• Letting Her Hair Down: By the end of the film, Lara finally carries herself like a lady. Part of the new image is unbraided hair.
  • Living Statue: Available both in human and huge sizes.
  • Mermaid Arc Emergence: Lara does this during her Shower Scene, throwing her head back and sending her long wet hair arcing backward while under the water spray.
  • Modesty Towel: Lara wears one when stepping out of the shower and finds Hillary in her room offering her an elegant dress, she refuses it and walks past him, since she's not the lady type to wear that kind of dress and tosses away her towel dismissively to reinforce her point, walking naked to her closet.
  • Muggles Do It Better: The first part of the Triangle is protected by a small army of statues that come to life and attack the intruders once the artifact is claimed. This is quite impressive defence... against sword and shield wielding warriors that people who created and enchanted those statues clearly thought about — but not against contemporary mercenaries carrying modern firearms, making said army more of a nuisance than a real adversary.
  • Multi-Armed and Dangerous: Happens just in the opening with SIMON. And then there is a huge statue, which is also assembling swords for quadruple wielding, and is a nod to the franchise's video game roots, specifically Tomb Raider III.
  • No-Holds-Barred Beatdown: Lara gets one from Powell at first in the first half of the final fight, getting sucker punched and nearly knocked out from a kick in the ribs. It turns around in the end with Lara winning due to Powell's arrogance.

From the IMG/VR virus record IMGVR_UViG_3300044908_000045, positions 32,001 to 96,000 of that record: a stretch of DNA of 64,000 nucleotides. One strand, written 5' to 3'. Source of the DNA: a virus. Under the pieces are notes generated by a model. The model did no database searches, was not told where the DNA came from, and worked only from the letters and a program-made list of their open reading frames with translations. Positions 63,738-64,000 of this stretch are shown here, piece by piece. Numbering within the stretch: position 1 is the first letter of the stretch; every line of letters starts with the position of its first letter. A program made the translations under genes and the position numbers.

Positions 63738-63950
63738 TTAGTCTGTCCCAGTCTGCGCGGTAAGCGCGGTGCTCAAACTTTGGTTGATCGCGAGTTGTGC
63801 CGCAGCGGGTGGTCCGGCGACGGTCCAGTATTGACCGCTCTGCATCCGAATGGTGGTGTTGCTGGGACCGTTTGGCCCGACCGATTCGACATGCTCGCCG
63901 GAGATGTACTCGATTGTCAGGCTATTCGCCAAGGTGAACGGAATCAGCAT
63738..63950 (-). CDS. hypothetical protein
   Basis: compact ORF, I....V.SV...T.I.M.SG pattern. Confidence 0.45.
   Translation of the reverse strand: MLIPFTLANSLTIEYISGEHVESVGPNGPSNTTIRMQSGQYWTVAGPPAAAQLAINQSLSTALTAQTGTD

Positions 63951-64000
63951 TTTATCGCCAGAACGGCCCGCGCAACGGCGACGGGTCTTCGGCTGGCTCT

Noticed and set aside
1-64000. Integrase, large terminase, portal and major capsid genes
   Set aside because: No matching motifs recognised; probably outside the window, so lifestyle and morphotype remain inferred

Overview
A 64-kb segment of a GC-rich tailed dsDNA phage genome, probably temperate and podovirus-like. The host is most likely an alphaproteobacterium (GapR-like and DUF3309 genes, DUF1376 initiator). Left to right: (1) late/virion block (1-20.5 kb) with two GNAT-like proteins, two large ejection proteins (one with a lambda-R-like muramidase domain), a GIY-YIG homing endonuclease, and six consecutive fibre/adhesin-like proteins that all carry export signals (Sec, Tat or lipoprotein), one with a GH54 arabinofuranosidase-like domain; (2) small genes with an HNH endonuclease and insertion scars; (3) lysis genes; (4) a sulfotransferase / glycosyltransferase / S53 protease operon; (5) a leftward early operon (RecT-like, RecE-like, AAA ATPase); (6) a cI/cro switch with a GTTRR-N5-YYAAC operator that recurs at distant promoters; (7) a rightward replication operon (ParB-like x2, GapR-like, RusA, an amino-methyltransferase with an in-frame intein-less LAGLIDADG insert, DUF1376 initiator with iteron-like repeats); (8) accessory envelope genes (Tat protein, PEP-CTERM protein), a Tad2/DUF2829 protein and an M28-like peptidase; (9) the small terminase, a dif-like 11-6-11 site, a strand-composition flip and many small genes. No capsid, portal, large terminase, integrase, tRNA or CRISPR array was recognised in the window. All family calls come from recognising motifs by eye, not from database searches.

• No Man Should Have This Power: The time manipulating Triangle of Light that was abused by an ancient civilization, resulting in its destruction. To prevent anyone from using it again, the triangle was split in two and the pieces were separated. Lara is trying to prevent the Illuminati from gaining the pieces. After the triangle was reassembled, Lara considered using it to bring back her long dead father, but ultimately destroyed the triangle once and for all.
  • Not in This for Your Revolution: Both Alex and Powell. Lara also counts, since when she teams up with the bad guys, she does that only to get the artifact for herself.
  • "Not So Different" Remark: Alex takes this position in regards to himself at Lara. When Lara accuses him of theft, Alex retorts that she's the tomb raider.
  • Noodle Incident: Between Lara and Alex. At some point Alex stole a prayer wheel from her, which seems to be the source of Lara's antagonism towards him. Alex at first denies it, before he changes tack and says it's not like she actually owned it.
  • Oh, Crap!: Lara has one of these moments when her guns both run out of ammo at the same time during the fight with the four-armed statue.
  • Ooh, Me Accent's Slipping: Daniel Craig does a good job as an American, but slips up a bit on certain words/phrases.